Kinetics of the In-Situ Upgrading of Heavy Oil by Nickel Nanoparticle Catalysts and Its Effect on Cyclic-Steam-Stimulation Recovery Factor
- Yousef Hamedi Shokrlu (University of Alberta) | Tayfun Babadagli (University of Alberta)
- Document ID
- Society of Petroleum Engineers
- SPE Reservoir Evaluation & Engineering
- Publication Date
- August 2014
- Document Type
- Journal Paper
- 355 - 364
- 2014.Society of Petroleum Engineers
- 2.5.2 Fracturing Materials (Fluids, Proppant), 5.4.6 Thermal Methods, 5.7.2 Recovery Factors
- residual oil saturation, nanometal catalysts, aquathermolysis reaction kineticss, in-situ upgrading, cyclic steam stimulation
- 3 in the last 30 days
- 463 since 2007
- Show more detail
- View rights & permissions
|SPE Member Price:||USD 10.00|
|SPE Non-Member Price:||USD 30.00|
The effect of nickel nanoparticles on in-situ upgrading of heavy oil (HO) during aquathermolysis and the effect of this process on the recovery through cyclic steam injection were studied. High-temperature experiments were conducted with a benchtop reactor to study the kinetics of the reactions among oil, water, and sandstones in the presence and absence of the nickel nanoparticles. Eighteen experiments were conducted at three different temperatures and at three different lengths of time, and the evolved hydrogen sulfide during the reaction was analyzed. The kinetic analysis showed that nickel nanoparticles reduce the activation energy of the reactions corresponding to the generation of hydrogen sulfide by approximately 50%. This reaction was the breakage of C-S bonds in the organosulfur compounds of the HO. The maximal catalysis effect was observed to be at a temperature of approximately 270°C. Also, the simulated-distillation gas-chromatography (GC) analysis of the oil sample, after the aquathermolysis reactions, confirmed the catalysis effect of nickel nanoparticles. According to this analysis, by catalytic process, the concentration of the components lighter than C30 increased whereas the concentration of heavier components decreased. Next, the effect of the catalytic aquathermolysis on the recovery factor of the steam-stimulation technique was studied. The stimulation experiments consisted of three injection/soaking/production phases. The results showed that the nickel nanoparticles increased the recovery factor by approximately 22% when the nanoparticles were injected with a cationic surfactant and xanthan-gum polymer. This increase of recovery was approximately 7% more than that of the experiment conducted with the surfactant and polymer only.
|File Size||779 KB||Number of Pages||10|
Anhorn, J.L. and Badakhshan, A. 1994. MTBE. A Carrier for Heavy Oil Transportation and Viscosity Mixing Rule Applicability. J Can Pet Technol 33 (4): 17–21. SPE-94-04-02-PA. http://dx.doi.org/10.2118/94-04-02-PA.
Clark, P.D., Clarke, R.A., Hyne, J.B. et al. 1990. Studies on the Chemical Reactions of Heavy Oils Under Steam Stimulation Conditions. AOSTRA J. Res. 6 (1): 29–39.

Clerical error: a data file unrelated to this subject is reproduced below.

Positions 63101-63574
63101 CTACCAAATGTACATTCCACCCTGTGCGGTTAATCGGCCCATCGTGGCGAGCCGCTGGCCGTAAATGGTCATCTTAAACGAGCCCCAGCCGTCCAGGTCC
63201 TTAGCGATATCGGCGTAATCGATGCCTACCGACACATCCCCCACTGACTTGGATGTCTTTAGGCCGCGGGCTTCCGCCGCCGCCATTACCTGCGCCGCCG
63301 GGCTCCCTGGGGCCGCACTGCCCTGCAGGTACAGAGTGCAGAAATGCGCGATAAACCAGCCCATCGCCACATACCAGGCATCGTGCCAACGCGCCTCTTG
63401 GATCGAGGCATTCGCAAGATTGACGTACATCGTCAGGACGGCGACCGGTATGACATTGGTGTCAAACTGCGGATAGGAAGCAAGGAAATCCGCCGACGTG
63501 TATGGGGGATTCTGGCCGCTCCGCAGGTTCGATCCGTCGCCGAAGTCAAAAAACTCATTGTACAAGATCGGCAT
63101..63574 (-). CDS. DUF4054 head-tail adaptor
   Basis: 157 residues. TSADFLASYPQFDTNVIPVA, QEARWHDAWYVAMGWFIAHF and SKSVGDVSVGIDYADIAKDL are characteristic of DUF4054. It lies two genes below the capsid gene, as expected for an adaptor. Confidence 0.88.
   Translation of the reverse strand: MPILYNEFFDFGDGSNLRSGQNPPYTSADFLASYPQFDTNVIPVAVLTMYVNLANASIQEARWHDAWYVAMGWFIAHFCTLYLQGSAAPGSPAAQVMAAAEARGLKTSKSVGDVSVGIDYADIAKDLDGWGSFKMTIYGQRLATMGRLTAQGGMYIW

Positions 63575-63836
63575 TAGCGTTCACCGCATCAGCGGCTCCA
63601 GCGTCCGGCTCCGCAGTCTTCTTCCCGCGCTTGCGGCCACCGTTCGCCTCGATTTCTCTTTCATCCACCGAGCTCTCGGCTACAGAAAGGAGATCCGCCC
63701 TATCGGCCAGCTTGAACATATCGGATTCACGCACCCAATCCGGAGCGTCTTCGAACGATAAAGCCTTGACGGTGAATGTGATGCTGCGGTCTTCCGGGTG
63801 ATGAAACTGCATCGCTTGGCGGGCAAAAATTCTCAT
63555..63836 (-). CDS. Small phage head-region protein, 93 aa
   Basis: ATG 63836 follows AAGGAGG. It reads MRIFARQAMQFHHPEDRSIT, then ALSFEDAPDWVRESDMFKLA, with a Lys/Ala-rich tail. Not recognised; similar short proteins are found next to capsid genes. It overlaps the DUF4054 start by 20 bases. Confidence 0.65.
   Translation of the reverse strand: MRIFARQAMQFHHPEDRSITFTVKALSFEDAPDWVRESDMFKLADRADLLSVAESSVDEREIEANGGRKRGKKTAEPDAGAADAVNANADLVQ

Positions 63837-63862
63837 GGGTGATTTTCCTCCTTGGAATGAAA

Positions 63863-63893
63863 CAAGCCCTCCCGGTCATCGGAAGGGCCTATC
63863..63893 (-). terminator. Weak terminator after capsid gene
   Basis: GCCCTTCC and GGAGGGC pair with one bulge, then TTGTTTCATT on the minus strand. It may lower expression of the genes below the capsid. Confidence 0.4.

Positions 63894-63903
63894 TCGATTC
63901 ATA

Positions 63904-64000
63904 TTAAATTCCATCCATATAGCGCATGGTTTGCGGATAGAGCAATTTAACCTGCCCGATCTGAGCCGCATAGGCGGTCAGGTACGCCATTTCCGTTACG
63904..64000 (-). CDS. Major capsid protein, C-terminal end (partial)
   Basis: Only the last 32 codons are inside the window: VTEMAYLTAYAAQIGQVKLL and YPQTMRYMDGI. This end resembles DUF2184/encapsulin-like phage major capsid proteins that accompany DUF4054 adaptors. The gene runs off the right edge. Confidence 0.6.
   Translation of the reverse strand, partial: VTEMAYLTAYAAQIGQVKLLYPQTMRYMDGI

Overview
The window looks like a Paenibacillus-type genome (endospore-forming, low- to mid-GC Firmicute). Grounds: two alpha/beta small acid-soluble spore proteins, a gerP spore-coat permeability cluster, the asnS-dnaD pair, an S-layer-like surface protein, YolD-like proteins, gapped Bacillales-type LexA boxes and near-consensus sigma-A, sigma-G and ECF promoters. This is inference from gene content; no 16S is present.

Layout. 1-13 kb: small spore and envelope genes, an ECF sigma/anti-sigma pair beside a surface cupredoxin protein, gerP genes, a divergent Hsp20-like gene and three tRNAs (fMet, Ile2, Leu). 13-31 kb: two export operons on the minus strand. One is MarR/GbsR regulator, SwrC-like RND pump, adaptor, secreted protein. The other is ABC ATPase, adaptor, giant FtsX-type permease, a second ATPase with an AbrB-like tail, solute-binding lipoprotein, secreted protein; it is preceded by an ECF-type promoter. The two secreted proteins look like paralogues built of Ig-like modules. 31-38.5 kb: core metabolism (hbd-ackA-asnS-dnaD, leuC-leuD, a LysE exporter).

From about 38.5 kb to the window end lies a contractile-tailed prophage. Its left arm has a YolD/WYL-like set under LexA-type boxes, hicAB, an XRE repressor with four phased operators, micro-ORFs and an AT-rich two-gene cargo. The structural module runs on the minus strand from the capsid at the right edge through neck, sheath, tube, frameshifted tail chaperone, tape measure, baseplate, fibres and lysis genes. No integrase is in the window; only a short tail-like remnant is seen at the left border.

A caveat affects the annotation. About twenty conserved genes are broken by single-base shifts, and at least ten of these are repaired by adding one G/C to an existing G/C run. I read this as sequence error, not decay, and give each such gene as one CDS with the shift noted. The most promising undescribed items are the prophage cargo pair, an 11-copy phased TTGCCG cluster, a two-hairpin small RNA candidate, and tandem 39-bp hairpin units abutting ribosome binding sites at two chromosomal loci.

Clark, P.D., Clarke, R.A., Hyne, J.B. et al. 1990a. Studies on the Effect of Metal Species on Oil Sands Undergoing Steam Treatments. AOSTRA J. Res. 6 (1): 53–64.
Fan, H., Zhang, Y., and Lin, Y. 2004. The Catalytic Effects of Minerals on Aquathermolysis of Heavy Oils. Fuel 83 (14–-15): 2035–2039.
Hamedi S.Y. and Babadagli, T. 2010. Effects of Nano Sized Metals on Viscosity Reduction of Heavy Oil/Bitumen During Thermal Applications. Presented at the SPE Unconventional Resources and International Petroleum Conference, Calgary, Alberta, Canada. CSUG/SPE- 137540. http://dx.doi.org/10.2118/137540-MS.
Hamedi Shokrlu, Y. and Babadagli, T. 2013c. Behavior of Nano-Metal Particles in Porous Media in the Presence of Aqueous and Oleic Phases. Submitted to Ind. and Eng. Chem. Res.
Hamedi Shokrlu, Y. and Babadagli, T. 2013a. In-Situ Upgrading of Heavy Oil/Bitumen During Steam Injection by Use of Metal Nanoparticles: A Study on In-Situ Catalysis and Catalyst Transportation. SPE Res Eval & Eng 16 (3): 333–344.
Hamedi Shokrlu, Y., Maham, Y., Tan, X. et al. 2013b. Enhancement of the Efficiency of In-Situ Combustion Technique for Heavy Oil Recovery by Application of Nickel Ions. Fuel 105: 397–407.
Hyne, J.B. 1986. Aquathermolysis—A Synopsis of Work on the Chemical Reactions Between Water (Steam) and Heavy Oil Sands During Simulated Steam Stimulation. Synopsis Report No. 50, AOSTRA Contracts No. 11, 103, 103B/C.
Hyne, J.B., Clark, P.D., Clarke, R.A. et al. 1982. Aquathermolysis of Heavy Oils. Presented at the Second International Conference on Heavy Crudes and Tar Sands, UNITAR, Caracas, 7–17 February.
Kapadia, P.R., Kallos, M.S. and Gates, I.D. 2012. A New Reaction Model for Aquathermolysis of Athabasca Bitumen. Can. J. Chem. Eng. 91 (3): 475–482.
Li, W., Zhu, J. and Qi, J. 2007. Application of Nano-Nickel Catalyst in the Viscosity Reduction of Liaohe-Heavy Oil by Aquathermolysis. J. Fuel Chem. Technol. 35 (2): 176–180.
Luo, P. and Gu, Y. 2006. Effects of Asphaltene Content on the Heavy Oil Viscosity at Different Temperatures. Fuel 86 (7–8): 1069–1078.
Rahimi, P.M. and Gentzis, T. 2006. The Chemistry of Bitumen and Heavy Oil Processing. In Practical Advances in Petroleum Processing, ed. C.S. Hsu and P.R. Robinson, Chap. 19, 149–179, SpringerLink.
Ramirez-Garnica, M.A., Hernandez-Perez, J.R., Cabrera-Reyes, M.C. et al. 2008. Increase Oil Recovery of Heavy Oil in Combustion Tube Using a New Catalyst Based Nickel Ionic Solution. Presented at the International Thermal Operations and Heavy Oil Symposium, Calgary, Alberta, Canada, 20–23 October.
Vyazovkin, S., Burnham, A., Criado, J.M. et al. 2011. ICTAC Kinetics Committee Recommendations for Performing Kinetic Computations on Thermal Analysis Data. Thermochem Acta 520 (1–2): 1–19.